After a while Finnegan asked Bobo if Bobo would ever leave him and go away and never come back. “No,” said Bobo. “Bobo will wait until Finnegan is elderly, and then Bobo will accompany him to an assisted-living complex.” Bobo believed his plan was foolproof, though he confessed some dismay at the apparent reluctance of his charge to become visibly more geriatric. “You goine stay wif me my whole life?” asked Finnegan, eyes on the pond. “Yes,” said Bobo. After a pause he added, “How long does Finnegan estimate his life will be?” Finnegan shrugged. “A million years?” -Deleted passage
Innocence. It’s a cute premise, but I didn’t want to have a cybernetic Forest Gump on my hands. I knew whatever form it took, in order to speak to the feelings that inspired it the story would have to have a certain darkness. Could clichéd innocence be turned on its head?
“Human beings die or are killed, whereas Bobo can only be deactivated or destroyed,” clarified Bobo. “Why?” asked the child. “Because Bobo is not alive,” said Bobo. “Yeah you is. Alive sis talking and tinking, and being happy or sad,” said Finnegan. “Bobo is never happy or sad, Finnegan.” The child looked at him. “Isn’t you happy being friends wif me?” he asked. “No,” said Bobo. The child cried. -Deleted passage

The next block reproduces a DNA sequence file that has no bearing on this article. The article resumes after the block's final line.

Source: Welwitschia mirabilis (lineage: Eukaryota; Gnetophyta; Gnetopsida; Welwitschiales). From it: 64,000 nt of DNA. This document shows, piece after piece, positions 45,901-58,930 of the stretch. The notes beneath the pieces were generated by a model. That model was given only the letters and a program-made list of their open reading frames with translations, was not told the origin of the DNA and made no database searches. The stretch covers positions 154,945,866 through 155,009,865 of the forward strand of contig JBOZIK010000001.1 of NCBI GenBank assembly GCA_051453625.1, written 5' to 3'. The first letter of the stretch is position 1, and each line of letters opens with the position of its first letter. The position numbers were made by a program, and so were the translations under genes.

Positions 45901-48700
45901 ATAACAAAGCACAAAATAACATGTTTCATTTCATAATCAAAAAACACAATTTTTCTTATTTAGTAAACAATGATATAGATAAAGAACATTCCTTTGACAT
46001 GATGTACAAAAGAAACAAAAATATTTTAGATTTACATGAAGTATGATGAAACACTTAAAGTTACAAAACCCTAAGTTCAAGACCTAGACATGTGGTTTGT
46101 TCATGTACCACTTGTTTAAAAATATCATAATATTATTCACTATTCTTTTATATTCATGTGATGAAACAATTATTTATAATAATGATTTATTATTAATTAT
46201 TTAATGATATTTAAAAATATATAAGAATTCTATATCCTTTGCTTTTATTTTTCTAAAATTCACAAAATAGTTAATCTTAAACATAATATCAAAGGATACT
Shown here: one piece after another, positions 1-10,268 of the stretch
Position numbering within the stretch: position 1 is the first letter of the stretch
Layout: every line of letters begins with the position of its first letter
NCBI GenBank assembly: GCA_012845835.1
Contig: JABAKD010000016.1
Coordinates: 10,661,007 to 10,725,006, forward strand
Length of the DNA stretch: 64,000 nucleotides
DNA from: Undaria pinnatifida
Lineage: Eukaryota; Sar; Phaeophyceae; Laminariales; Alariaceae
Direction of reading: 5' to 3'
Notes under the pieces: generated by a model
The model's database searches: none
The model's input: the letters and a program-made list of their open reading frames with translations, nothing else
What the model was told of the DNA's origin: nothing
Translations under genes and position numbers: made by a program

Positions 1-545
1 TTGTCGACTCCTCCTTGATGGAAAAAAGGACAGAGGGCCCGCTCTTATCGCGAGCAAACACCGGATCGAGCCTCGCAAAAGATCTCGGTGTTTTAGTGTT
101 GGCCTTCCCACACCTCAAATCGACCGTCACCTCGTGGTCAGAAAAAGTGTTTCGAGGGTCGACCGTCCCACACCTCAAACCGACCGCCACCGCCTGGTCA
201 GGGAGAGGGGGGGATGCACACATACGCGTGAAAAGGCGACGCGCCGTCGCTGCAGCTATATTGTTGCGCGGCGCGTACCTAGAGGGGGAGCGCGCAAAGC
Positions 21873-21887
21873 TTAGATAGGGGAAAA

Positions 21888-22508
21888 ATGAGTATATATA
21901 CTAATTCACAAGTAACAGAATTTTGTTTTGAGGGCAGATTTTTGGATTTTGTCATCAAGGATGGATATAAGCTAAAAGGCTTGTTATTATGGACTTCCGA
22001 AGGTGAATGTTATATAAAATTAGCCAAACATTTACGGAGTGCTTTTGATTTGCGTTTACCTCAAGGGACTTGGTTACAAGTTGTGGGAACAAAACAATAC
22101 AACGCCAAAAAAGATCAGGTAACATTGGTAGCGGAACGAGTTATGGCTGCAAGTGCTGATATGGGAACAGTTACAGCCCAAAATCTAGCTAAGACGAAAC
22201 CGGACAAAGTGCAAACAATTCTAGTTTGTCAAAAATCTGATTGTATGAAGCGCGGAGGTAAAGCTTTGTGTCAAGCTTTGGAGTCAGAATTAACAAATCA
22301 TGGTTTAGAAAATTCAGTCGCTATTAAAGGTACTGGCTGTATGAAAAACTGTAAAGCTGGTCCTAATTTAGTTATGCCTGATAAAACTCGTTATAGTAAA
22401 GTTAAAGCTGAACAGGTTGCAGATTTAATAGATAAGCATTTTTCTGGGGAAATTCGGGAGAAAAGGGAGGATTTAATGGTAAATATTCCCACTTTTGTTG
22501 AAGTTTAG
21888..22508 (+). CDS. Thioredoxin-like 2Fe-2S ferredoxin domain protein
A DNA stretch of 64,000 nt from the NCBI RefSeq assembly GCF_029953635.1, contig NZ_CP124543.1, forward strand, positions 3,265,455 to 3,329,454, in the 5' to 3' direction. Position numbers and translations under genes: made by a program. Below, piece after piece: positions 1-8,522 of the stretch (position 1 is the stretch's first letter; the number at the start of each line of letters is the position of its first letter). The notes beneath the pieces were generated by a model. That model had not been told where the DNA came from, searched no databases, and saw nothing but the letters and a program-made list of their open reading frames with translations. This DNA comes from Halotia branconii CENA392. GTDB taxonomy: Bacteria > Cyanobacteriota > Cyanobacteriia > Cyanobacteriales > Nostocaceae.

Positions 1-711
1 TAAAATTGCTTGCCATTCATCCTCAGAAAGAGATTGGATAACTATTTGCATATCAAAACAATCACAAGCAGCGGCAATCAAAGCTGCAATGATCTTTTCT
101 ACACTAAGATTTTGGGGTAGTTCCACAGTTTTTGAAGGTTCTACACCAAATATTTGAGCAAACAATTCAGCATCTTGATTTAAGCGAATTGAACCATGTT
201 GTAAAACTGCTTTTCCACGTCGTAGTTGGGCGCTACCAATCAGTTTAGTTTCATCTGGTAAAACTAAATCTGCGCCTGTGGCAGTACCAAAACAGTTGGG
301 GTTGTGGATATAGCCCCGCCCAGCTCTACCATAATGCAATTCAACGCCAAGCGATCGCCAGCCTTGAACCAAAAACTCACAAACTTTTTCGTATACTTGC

One of the central difficulties of turning a violent daydream about a robot going smashie-smashie into a story worth reading had been finding a way to justify the carnage. So I decided that I wouldn’t ultimately justify Bobo’s rampage. Instead of being born of emotion, it could be a series of acts born out of a sense of duty — but a duty misunderstood.
Innocence could become noble simplicity, but it could also go someplace else: a dedication to a mistaken premise, with robotic intensity.
Bobo could be wrong. Bobo could be bad.
The steward fell, eyes going dark. Once down the steward did not stir again. Bobo leaned aside and took gentle hold of the child’s hand. Together they walked off through the grass. -Deleted passage
You know me. I like rhymes, especially structural ones. So if Bobo was going to proceed with a mistaken premise (that the world is essentially comparable to a retirement home) perhaps the reader should, as well. Due to the history of the genre, the default assumption was obvious: that a robotic protagonist, being not possessed of the human temptation to sin, is inherently noble and worthy of the reader’s empathy.
I’m willing to bet many of you nailed it right here:
“This unit is now trapped forever,” said the bulldozer. Bobo nodded in a friendly way. “Well, so long,” he said as he turned and started the long climb out. -Bobo, Chapter 8
The key issue here is that none of the forces that mitigate our human propensity for sin are available to Bobo. Bobo is an adaptive mimic surrounded by human beings behaving badly. Why should he not sin? What would stop him? Bobo does as he sees, with every ounce of it warped through a very narrow lens shaped by his function.
In contrast, Zorannic robots have been culled from a larger pool by criteria designed by Zoran. A sense of purpose has been specified in them, and from that a carefully built concept of right and wrong. Bobo has no sense of right and wrong at all, because nobody anticipated appliances being in the position of making moral choices.
“Life was very orderly in the home,” said Bobo. “For example, spaghetti was always served on Tuesday and algae pie on Wednesday. Thursday was garbage day.” -Bobo, Chapter 13